Coolie’s “Kisan” single sees him unite some of the most exciting names in UK rap—JAY1, Temz, Tana, J Fado and Hargo—with British-Punjabi vocalist Jaz Dhami to speak on the issue, with all proceeds going to the UK-based Sikh charity Khalsa Aid, who continue to work tirelessly not only supporting farmers, but distributing food and aid to those so badly affected by the pandemic across the country.

As we come to talk on division amongst Indians, Coolie and I agree that casteism and racial discrimination still exist—in varying measures across the homeland and diaspora—but we feel positive that progress is being made in light of the protests. “We’re seeing footage of Muslims doing namāz, protected by Sikhs and Hindus, and then Muslims getting up surrounding Hindus and Sikhs while they do while they do their prayers,” he says. “The government can try and divide, but it won’t wash. I think this protest has probably brought more unity than maybe we’ve ever seen before.” Admittedly, in my personal experience, I’ve never felt limited, othered, outcast, or held back by my background to the extent that my forefathers did, but I know all too well how casteism proliferates Indian thinking even in today’s world.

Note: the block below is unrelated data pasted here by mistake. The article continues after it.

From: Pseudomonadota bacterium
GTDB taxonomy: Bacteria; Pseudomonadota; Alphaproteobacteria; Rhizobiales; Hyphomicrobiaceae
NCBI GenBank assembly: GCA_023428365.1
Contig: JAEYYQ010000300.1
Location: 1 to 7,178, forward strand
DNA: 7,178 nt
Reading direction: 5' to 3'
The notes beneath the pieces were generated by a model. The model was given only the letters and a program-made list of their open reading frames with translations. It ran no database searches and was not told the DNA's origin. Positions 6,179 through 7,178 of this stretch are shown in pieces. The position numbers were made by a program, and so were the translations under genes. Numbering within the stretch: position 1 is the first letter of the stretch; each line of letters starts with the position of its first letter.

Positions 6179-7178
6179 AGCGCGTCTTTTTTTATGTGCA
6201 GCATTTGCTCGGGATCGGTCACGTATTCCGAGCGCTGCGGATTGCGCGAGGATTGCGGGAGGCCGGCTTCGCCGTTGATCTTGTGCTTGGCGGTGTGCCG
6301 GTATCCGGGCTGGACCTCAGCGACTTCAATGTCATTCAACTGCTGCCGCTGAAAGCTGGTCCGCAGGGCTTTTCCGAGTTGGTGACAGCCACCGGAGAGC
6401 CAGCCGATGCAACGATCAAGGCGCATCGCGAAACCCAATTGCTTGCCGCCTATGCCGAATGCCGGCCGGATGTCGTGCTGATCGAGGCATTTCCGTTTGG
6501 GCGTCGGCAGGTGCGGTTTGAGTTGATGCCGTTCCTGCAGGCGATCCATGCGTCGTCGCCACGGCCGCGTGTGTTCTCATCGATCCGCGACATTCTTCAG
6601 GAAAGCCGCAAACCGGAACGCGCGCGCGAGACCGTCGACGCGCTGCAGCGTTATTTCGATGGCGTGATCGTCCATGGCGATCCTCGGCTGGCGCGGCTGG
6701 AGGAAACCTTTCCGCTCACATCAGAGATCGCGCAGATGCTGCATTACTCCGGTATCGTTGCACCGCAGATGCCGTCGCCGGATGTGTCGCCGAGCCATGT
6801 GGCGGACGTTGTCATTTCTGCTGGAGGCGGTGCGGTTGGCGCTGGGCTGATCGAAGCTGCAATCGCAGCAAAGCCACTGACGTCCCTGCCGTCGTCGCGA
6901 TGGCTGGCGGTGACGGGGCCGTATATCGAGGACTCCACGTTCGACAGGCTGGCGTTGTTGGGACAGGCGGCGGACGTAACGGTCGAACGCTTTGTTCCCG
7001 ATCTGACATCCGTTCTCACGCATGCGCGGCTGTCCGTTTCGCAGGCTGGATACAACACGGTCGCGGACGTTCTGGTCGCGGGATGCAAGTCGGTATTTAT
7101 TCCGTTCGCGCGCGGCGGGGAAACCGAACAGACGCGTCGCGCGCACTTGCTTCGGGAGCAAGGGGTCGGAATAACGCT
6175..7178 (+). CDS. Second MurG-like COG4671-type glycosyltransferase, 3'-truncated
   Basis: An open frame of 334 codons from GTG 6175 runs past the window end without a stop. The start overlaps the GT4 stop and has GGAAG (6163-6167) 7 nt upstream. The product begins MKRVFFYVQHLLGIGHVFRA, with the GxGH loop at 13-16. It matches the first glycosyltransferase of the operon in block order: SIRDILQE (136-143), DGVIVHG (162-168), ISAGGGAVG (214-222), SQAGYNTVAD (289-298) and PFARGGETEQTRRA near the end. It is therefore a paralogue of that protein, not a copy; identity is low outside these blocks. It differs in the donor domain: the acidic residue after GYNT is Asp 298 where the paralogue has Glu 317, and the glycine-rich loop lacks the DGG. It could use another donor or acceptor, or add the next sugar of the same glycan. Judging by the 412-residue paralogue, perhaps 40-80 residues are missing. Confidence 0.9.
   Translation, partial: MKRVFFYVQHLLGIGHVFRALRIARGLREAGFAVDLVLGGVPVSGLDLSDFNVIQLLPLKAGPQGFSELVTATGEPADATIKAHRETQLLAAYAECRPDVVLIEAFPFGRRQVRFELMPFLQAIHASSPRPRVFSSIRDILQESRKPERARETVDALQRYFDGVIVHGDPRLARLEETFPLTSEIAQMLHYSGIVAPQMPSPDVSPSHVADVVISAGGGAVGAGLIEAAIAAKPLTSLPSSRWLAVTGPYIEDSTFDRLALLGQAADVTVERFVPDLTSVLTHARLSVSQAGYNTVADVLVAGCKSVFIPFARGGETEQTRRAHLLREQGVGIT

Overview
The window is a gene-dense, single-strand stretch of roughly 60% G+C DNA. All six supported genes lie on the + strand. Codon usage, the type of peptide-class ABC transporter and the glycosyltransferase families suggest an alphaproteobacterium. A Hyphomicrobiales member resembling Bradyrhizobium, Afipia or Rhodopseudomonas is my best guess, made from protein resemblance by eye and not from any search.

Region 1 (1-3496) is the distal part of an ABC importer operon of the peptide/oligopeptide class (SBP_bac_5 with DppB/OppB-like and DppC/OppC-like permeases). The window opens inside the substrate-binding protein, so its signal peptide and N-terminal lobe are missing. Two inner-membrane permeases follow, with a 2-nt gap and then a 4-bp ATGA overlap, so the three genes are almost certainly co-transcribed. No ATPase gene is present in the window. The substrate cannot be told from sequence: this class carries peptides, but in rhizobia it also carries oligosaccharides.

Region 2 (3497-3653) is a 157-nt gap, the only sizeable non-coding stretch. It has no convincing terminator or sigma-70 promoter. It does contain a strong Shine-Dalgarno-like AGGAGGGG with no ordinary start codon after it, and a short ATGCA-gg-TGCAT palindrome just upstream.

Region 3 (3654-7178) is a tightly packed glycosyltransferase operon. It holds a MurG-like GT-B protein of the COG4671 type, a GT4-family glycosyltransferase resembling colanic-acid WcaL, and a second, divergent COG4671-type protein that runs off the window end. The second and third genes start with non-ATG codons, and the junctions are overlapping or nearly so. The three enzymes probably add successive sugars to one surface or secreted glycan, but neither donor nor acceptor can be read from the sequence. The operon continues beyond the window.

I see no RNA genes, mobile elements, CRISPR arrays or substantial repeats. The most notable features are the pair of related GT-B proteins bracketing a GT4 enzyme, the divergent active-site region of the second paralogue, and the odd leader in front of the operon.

Far from being a staunch devotee, faith isn’t something I hold close to my heart on a daily basis and, reflectively, perhaps part of the reason I never shouted from the rooftops about my identity in the way that others so vehemently did. Does anyone really care whether your ancestors were farmers, carpenters, warriors or labourers? Do centuries-old perceived levels of “purity” matter in an increasingly secular world?

A sobering video of the Delhi Border march by the Indian photographer Jaskaran Singh has been doing the rounds recently. It depicts Punjabi singer Kanwar Grewal reciting Sikh, Hindu and Muslim mantras with the crowd reciting back in unison; regardless of your stance on faith, this epitomises a unity through struggle at a trying time for Indian democracy. Stories of forbidden inter-caste marriages and caste-based harassment and discrimination are all too well known in the community, but there is a growing consensus that the system set up to instil fear, hate and division is becoming increasingly obsolete, and we must be the generation to completely dismantle it.

Posted on April 29, 2021